Taz575
07-15-2012, 03:25 PM
Yeah, when I was first looking at the Nakiri vs Usuba debate online, I learned that the usuba is more delicate/specialized and not as good of a general veggie knife and the Nakiri was much better for veggies and stuff and would be easier to use and take care of. Maybe now I need a Usuba? :)

VoodooMajik
07-15-2012, 03:46 PM
+1, I'm thinking the same in the near future Taz.

Seth
07-15-2012, 06:18 PM
You also have to keep in mind, maybe obvious, that nikiris usually have a little bit of a belly and usubas are flat on the edge - big difference in use. (Although, I have taken one of my usubas and put a tiny belly - like 1mm across 220mm. The verdict is out on that one.)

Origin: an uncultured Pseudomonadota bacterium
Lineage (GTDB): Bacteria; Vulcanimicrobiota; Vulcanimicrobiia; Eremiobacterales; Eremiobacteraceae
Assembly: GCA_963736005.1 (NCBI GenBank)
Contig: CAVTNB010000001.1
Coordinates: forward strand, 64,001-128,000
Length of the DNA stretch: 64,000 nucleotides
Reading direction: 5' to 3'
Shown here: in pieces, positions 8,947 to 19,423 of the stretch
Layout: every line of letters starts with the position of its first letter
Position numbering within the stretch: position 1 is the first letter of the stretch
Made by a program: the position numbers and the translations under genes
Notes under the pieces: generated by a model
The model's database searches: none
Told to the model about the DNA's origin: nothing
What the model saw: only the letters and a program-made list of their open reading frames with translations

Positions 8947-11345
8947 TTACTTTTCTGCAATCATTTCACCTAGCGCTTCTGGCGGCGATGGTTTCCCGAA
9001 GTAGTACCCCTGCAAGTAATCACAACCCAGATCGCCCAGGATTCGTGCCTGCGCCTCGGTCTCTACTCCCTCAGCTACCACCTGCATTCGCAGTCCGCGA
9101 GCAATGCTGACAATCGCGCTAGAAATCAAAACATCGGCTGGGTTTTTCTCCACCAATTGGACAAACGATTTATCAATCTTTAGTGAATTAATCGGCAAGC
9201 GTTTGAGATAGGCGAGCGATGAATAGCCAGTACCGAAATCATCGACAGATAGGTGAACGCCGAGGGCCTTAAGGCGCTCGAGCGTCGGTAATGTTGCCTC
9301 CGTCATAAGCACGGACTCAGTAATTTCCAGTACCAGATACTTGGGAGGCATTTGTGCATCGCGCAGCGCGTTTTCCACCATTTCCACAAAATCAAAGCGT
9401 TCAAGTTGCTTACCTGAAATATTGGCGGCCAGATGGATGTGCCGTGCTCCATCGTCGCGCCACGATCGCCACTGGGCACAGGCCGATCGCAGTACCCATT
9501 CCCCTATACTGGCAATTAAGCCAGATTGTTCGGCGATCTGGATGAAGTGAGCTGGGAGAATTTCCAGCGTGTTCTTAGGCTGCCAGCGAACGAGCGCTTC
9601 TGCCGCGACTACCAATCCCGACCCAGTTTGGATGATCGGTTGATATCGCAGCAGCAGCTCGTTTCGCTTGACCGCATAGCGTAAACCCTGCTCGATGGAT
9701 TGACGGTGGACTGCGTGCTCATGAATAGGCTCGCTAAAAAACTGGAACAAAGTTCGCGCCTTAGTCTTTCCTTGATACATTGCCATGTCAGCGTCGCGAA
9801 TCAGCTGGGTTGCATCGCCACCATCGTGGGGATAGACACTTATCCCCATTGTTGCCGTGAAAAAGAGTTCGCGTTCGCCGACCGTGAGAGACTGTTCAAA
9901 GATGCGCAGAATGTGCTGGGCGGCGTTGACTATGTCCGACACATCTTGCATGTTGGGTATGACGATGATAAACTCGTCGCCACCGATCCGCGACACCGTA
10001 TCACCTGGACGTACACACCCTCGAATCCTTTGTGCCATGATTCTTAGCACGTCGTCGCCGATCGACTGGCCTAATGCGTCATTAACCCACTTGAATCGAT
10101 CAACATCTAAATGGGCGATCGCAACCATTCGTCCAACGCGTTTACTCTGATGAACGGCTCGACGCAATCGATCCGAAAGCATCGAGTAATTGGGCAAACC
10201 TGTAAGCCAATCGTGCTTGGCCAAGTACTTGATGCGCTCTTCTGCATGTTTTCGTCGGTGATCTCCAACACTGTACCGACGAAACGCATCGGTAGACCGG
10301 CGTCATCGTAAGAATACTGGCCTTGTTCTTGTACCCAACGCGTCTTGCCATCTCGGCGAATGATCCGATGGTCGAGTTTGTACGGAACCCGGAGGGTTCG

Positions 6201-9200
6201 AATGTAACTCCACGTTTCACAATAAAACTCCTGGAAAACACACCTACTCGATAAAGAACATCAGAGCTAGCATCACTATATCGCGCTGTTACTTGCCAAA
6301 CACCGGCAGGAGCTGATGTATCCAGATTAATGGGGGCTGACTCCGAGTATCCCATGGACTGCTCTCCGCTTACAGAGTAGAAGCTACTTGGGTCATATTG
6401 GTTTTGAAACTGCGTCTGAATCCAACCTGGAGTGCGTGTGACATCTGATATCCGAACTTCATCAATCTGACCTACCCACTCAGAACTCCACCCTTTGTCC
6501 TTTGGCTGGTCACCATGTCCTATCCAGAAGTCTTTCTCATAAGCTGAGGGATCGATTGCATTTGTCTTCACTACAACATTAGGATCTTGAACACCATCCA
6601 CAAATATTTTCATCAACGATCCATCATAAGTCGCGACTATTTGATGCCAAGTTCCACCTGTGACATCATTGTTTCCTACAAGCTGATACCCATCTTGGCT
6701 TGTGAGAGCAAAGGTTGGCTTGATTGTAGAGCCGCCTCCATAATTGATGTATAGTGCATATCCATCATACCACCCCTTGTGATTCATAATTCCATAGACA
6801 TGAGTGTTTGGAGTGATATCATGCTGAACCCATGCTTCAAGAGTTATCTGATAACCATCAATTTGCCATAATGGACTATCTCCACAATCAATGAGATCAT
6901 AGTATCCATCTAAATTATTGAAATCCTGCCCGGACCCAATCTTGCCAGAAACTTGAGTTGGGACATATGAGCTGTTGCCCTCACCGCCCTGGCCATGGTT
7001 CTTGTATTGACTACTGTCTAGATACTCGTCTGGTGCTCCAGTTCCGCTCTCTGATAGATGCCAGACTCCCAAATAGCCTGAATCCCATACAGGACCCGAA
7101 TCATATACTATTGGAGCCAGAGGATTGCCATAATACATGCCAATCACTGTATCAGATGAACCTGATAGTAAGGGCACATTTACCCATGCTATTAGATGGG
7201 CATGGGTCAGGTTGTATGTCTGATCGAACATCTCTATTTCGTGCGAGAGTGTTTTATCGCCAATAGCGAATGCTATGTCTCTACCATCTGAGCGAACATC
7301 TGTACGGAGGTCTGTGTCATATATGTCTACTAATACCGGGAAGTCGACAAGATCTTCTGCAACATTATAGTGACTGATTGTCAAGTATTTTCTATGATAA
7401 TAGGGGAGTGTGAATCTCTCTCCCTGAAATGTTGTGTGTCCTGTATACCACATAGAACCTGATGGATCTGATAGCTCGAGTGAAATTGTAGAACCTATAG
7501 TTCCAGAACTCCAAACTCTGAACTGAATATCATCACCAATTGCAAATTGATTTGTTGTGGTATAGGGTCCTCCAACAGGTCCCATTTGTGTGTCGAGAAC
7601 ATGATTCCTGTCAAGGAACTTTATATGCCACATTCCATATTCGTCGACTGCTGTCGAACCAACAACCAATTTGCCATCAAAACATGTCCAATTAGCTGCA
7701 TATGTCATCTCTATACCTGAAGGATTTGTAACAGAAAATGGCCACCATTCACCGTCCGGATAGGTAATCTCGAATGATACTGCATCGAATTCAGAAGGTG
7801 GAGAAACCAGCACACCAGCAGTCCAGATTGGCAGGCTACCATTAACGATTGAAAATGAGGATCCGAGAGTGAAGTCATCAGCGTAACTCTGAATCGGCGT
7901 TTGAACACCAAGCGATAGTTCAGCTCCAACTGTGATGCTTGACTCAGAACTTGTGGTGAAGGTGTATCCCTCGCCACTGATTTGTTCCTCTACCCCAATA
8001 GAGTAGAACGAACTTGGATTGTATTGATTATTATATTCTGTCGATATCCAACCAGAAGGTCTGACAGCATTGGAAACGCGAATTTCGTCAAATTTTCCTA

Crothcipt
07-15-2012, 07:42 PM
It sounds like I better buy that usaba first.

JBroida
07-15-2012, 07:46 PM
You also have to keep in mind, maybe obvious, that nikiris usually have a little bit of a belly and usubas are flat on the edge - big difference in use. (Although, I have taken one of my usubas and put a tiny belly - like 1mm across 220mm. The verdict is out on that one.)

a very slight curve up at the tip of a kamagata usuba (about a mm or so) is pretty common and helps out with some common techniques

Namaxy
07-15-2012, 07:56 PM
usuba is used for katsuramuki, ken cuts, tournes, garnish work, slicing veggies, cutting negi, sasagaki, and similar tasks in professional environments (high volume and not)

Valued point. I use my Usuba almost exclusively for cucumber and daikon katsuramuki. Most other veggie tasks I use my Nakiri. And I must be completely off the map, because the few times I've tried traditional sasagaki I used a petty....:(

Sarge
07-15-2012, 08:11 PM
a very slight curve up at the tip of a kamagata usuba (about a mm or so) is pretty common and helps out with some common techniques